24/06/2020 par Delia Jones 0 Commentaires
Alexandre Jollien shares his experience of English Coaching
Alexandre Jollien is a philosopher and writer, author of ‘ In Praise of Weakness’, ‘In Search of Wisdom’, ‘ A Monk, a Philosopher, and a Psychiatrist on What Matters Most’ ( co-authored with Matthieu Ricard and Christophe André), 10 books published in French and numerous articles published in French magazines. His depth and sensitivity in sharing his spiritual path is a great inspiration to his many followers, who have found comfort and a better understanding of the human condition thanks to his honesty and power of expression. In this article, in the form of an interview, Alexandre shares his experience of English coaching, his quest for ‘relaxed English’.
How would you describe your main activity Alexandre?
First of all, I would like to say that it is very tricky to try to define ourselves because when we say ‘I am this or that’ we put a label on ourselves and reduce ourselves to something and precisely, all my life is an attempt to escape from labels. So, what helps me get my bearings in my life is to think and to experience that I have 3 callings. First, I was born with a disability and I spent 17 years in a centre for disabled people where I learned to be astonished by everything, to be full of wonder at life. What struck me the most when I was in this institute was the inner joy of my ‘fellow sufferers’ and my first calling is to experience and display unconditional joy with my disability and to consider my disability as a laboratory to deepen humanity and everyday life and to build tools and to experience philosophy as a way of life, as a spiritual path, as a spiritual exercise.
My second calling is fatherhood. I am the happy father of three kids, Victorine, Augustin and Céleste and for me to be a father is to learn every day how to love unconditionally, how to free our kids and how to accompany them with tenderness and love.
And my last calling, so to speak, is to be a philosopher and a writer. I try to communicate to people the ideas that I discovered in the laboratory of everyday life. When I write a book, an article or whatever, I always think “what is the spiritual tool that I can share or convey, what is helpful?” I think I also write to give meaning to my life.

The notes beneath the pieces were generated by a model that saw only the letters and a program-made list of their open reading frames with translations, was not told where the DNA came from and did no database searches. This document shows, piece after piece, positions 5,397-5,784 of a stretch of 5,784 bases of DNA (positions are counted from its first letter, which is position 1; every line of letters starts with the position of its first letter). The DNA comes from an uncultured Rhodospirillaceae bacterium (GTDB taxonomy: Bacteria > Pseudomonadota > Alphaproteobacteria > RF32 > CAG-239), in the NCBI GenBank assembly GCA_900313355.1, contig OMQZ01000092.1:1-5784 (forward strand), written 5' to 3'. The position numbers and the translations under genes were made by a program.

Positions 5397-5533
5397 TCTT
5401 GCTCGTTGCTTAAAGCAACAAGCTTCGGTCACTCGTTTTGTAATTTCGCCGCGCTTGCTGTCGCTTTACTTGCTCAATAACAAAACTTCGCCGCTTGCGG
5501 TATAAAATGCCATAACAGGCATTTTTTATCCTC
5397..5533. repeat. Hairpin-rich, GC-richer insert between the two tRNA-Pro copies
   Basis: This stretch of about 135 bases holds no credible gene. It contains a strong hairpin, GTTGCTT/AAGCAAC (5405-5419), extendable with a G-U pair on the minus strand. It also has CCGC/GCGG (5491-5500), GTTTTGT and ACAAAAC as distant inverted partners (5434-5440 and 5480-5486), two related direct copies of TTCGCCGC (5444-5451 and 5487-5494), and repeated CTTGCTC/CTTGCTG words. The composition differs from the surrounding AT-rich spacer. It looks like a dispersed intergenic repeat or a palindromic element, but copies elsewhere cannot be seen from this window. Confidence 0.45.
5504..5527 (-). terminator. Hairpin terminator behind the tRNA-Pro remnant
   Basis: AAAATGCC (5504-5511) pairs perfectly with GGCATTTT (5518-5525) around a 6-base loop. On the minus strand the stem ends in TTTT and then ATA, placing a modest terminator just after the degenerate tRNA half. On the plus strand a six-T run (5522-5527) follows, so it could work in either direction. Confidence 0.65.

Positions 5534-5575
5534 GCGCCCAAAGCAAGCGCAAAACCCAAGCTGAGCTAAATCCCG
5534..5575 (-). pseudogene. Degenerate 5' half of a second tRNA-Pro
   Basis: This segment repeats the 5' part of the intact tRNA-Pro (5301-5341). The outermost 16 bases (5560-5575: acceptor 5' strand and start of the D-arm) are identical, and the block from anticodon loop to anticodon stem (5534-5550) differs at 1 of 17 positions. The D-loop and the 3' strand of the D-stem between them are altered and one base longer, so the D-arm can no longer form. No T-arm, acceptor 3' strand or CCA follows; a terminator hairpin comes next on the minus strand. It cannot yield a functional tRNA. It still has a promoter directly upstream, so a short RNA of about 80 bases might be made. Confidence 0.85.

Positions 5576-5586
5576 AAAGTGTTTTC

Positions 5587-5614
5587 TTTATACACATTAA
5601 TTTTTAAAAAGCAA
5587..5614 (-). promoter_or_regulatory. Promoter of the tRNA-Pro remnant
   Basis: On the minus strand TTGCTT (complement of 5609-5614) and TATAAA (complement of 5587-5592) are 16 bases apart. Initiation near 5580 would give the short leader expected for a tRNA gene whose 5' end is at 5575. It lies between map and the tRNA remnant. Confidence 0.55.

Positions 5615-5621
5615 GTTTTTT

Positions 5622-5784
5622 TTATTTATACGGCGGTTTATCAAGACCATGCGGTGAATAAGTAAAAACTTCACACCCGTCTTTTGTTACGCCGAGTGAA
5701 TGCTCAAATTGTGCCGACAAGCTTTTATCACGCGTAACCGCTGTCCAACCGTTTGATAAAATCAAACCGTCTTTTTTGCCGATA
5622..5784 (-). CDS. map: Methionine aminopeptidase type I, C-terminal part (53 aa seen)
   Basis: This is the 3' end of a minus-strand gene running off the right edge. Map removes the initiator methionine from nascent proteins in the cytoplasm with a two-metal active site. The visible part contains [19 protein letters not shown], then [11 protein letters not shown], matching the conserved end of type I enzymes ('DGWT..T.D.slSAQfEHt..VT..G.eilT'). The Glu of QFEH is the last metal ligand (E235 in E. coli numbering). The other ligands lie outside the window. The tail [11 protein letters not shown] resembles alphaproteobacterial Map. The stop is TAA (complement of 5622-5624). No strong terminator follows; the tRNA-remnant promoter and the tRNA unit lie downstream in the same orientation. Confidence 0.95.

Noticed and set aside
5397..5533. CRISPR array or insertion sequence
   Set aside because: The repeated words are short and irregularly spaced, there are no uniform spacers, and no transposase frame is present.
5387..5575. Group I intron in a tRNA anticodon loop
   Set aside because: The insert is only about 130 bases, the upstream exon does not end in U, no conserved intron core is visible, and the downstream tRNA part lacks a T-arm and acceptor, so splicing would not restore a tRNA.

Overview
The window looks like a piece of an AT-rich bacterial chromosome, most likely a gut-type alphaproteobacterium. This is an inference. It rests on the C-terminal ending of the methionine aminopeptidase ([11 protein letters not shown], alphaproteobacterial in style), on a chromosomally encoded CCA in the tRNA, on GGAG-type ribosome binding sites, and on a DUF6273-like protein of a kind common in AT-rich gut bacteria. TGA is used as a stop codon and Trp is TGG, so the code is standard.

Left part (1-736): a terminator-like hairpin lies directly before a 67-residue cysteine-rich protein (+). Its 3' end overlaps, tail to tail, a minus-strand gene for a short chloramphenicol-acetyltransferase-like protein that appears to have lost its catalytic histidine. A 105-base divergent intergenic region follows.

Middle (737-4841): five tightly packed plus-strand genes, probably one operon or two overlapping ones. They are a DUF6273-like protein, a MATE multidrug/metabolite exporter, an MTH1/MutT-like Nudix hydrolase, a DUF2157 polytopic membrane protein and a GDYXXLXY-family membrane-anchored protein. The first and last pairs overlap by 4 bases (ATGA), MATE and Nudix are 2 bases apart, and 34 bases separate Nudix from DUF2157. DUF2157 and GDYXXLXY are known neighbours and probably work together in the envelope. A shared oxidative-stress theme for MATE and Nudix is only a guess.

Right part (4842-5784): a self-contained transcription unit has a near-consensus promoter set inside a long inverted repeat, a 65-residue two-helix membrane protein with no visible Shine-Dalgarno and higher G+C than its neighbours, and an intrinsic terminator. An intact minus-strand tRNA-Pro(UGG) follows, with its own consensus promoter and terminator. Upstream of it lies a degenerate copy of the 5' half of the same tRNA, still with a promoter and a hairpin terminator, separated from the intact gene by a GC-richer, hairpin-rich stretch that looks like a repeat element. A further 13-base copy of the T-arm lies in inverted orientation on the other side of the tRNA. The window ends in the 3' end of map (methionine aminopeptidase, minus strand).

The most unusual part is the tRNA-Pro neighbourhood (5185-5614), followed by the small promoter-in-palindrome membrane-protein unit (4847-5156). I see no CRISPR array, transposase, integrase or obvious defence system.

How is English important for you?
First of all, I would say that English is a bridge, a way of connecting with people. English is a bit like French in the 18thcentury, Latin in the time of the Roman empire. Wherever you go, you can use English. I was amazed when I was lost in the streets in Korea, the way to connect with people was with English. When I made a trip to Nepal, I was connected with people in English. I met some ex-prostitutes in Nepal, who were struggling for human rights and I was amazed because I was capable of being connected with them and I derived a big lesson from them, I cured myself of the idea of curing myself! I approached them with the question “are you happy?” and they answered, “we cannot be happy as long as there is human traffic, but we are joyful to battle for human rights.” It was a bit like that with my disability or my fragility, or my trauma. If I wait to get rid of all my problems in order to be happy, I would wait for ever. But I can be joyful here and now.
At the beginning, English was a kind of elitist language, because I saw TV intellectuals speaking English, I watched movies and I didn’t get a single word. So, my link to English was more intellectual and thanks to you Delia, my connection to English is more affective. It’s no longer a skill, a set of rules, a list of vocabulary, but it’s a way of being in life. It’s a spiritual path, to learn English. It’s a way of thinking more broadly than in my mother tongue.
How do you think English Coaching is different from traditional English teaching?